The Earth Trust

Earth Trust works to give tools to tribals and villagers to farm their land in a sustainable way, to develop responsibility for Primary Health solutions with traditional answers and to give rural children inspiration, skills & passion for revitalising their communities & land. Email: earthtrust@gmail.com
Jul 6, 2016

Health programme at Melkowatty

THE TALL PLANT IS AADUTHODA IN A TERRACE GARDEN
THE TALL PLANT IS AADUTHODA IN A TERRACE GARDEN

 

 

Melkowhatty Health Programme April 4th to 22nd June 2016

When Vanya Orr our Founder started the first Health programme, the target audience was a woman from the village who perhaps was allowed to study up to the 10th standard before she was married off and sent away. In her “In-law” village, she stayed in the back ground and only after repeated visits to the village and talking to the Head-man would she be allowed to attend the Health Module programmes.

Today’s programme attendee has definitely passed High school at least, some of them hold a basic under-graduate degree. But other factors remain the same—we still have to navigate the village hierarchy with patience and tact. The one big change is that because of information being disseminated by the State Government through radio and by various TV Channels on Health and Nutrition, the women are informed Our work has become more interesting and challenging. This has helped us grow as well.

The Melkowahatty programme was inaugurated on 4th April 2016. The size of the audience augured well. But the number of young women who participated regularly were seven in number. We have decided to carry on regardless of numbers, because even one informed mother/wife makes a difference.

They learnt about their bodies and nutrition. This is part of our regular modules which covers all the systems like skeletal, reproductive, urinary system, skin, digestive, nervous etc. This usually needs 13 sessions. The theory classes are held in the mornings and the post lunch sessions are for practical demonstrations and interactive sessions. These are handled very well by our team who are conscious that we are not teaching students but informing women and empowering them to take responsibility for their health. There is a lot of banter. This also serves to prevent everyone from staying in a mild state of post-prandial stupor including our Health Team!!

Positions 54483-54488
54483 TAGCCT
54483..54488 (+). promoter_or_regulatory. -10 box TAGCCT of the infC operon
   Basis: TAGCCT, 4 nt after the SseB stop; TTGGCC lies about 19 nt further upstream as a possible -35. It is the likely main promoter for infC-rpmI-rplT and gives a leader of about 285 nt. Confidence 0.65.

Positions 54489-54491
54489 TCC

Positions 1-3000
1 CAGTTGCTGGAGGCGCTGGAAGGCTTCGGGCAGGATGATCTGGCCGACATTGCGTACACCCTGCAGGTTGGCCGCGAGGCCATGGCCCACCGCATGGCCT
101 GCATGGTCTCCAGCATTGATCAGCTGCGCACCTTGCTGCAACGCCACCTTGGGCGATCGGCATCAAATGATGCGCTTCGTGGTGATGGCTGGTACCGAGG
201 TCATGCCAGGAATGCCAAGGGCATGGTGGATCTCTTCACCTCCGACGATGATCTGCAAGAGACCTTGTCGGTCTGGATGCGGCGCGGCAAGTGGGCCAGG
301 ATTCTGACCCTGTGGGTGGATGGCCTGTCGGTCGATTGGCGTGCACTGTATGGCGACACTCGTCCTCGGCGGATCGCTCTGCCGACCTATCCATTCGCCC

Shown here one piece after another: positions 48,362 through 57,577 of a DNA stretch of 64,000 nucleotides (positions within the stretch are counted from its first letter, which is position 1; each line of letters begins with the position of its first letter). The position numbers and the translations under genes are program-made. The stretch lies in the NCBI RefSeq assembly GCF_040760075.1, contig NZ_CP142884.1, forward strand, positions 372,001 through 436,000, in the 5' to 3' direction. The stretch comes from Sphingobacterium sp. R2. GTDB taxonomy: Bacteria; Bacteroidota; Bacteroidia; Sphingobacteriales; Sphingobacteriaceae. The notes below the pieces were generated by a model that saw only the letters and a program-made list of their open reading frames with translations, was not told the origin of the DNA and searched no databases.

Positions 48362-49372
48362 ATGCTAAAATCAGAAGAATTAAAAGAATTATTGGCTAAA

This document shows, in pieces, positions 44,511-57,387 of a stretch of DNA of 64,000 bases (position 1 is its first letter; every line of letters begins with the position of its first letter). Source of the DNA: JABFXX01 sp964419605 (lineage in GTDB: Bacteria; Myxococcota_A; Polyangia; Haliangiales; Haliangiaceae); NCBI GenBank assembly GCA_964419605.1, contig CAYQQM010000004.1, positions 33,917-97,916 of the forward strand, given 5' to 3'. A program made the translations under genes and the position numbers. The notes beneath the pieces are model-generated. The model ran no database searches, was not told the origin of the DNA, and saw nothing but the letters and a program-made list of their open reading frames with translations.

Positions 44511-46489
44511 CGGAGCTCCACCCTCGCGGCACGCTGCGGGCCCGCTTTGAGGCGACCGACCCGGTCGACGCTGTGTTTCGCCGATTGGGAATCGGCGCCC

While the women were learning about their skeletal systems, one of the participants –Bharathi- around 30 years old was sharing with the class her difficulties with her back pain. Mala and Meera – our health team members, taught the class basic yoga postures, breathing techniques and pressure points that relieve pain. We always tell the women that the best time to deal with any ‘dis’ ease is right at the onset. If it persists, they go to a doctor or Vaid. She-Bharathi- diligently follows the simple regimen and now she is pain –free. At Kilkowatty, Amudha- 50 years old constantly needed to wear a belt to help deal with the pain of a prolapsed disc. She attended our programme,  learnt to prepare Helichrysum oil and peacock oil. She has been using. With mild yoga asanas and regular application of the medicated oils, she is able to be ‘beltless’ for extended periods of time. She prepares Ashtachoornam and gives it to her family members and friends--- she is our ultimate success story. She has learnt, has imbibed and is now sharing it with more people. Helichrysum grows wild here. The truth is – practically every single plant that grows here has medicinal value------------.

As mentioned in our project, we distribute medicinal plants/ herbs /saplings to each participant. These are grown in our Resource farms at Kollimalai and at Holabettu.Kollimalai is where Kothas- a Tribal community lives. They were traditionally blacksmiths and later became silversmiths. But it is a dying art now. Most of the land there is owned by them. These lands cannot be bought or leased by non-Tribals. However, there are pockets of privately held ‘Patta “lands and the Earth Trust farm at Kollimalai is one of them.

The women with their herbal gardens!!

The first week of June brought a lively young visitor- Mihika Chachani – a Field intern of the first ever Global Giving India team. In her short visit, accompanied by Nimmi –our Project Director, she had a jam-packed schedule and we at Earth Trust took her to some of our main project sites. We have received valuable feed-back which will become part of how we function in future. 

End June- 22nd to be exact, we started our ‘Advance ‘course as well. Those who participated were taught reflexology, massaging techniques, making basic oils for home use from plants and herbs that grow around their houses or from the medicinal herbs distributed by Earth Trust to the women. They practice on each other needless to say. They learnt to prepare Ashtachorrnam and Trikadugu choornam. Both are age old regularly used recipes from Ayurveda.  As the name implies in Tamil, Aaduthoda (Aduthoda Vasica) is a plant whose leaves are so bitter, that even goats do not eat them. It grows very comfortably her in the hills. The women were taught to make syrup from them for use in bronchial infections. Vidya – about 30 years old has a 5 year son who was suffering for nearly a fortnight with a dry cough which no amount of cough syrup helped. She was reluctant to use the Aaduthoda syrup for her child—naturally, as she would her whole extended family to contend with had anything untoward resulted! She finally did and the kid improved dramatically. The tragedy of our times is that all these simple concoctions had been part of routine home remedies for centuries and now we need to‘re’ discover them.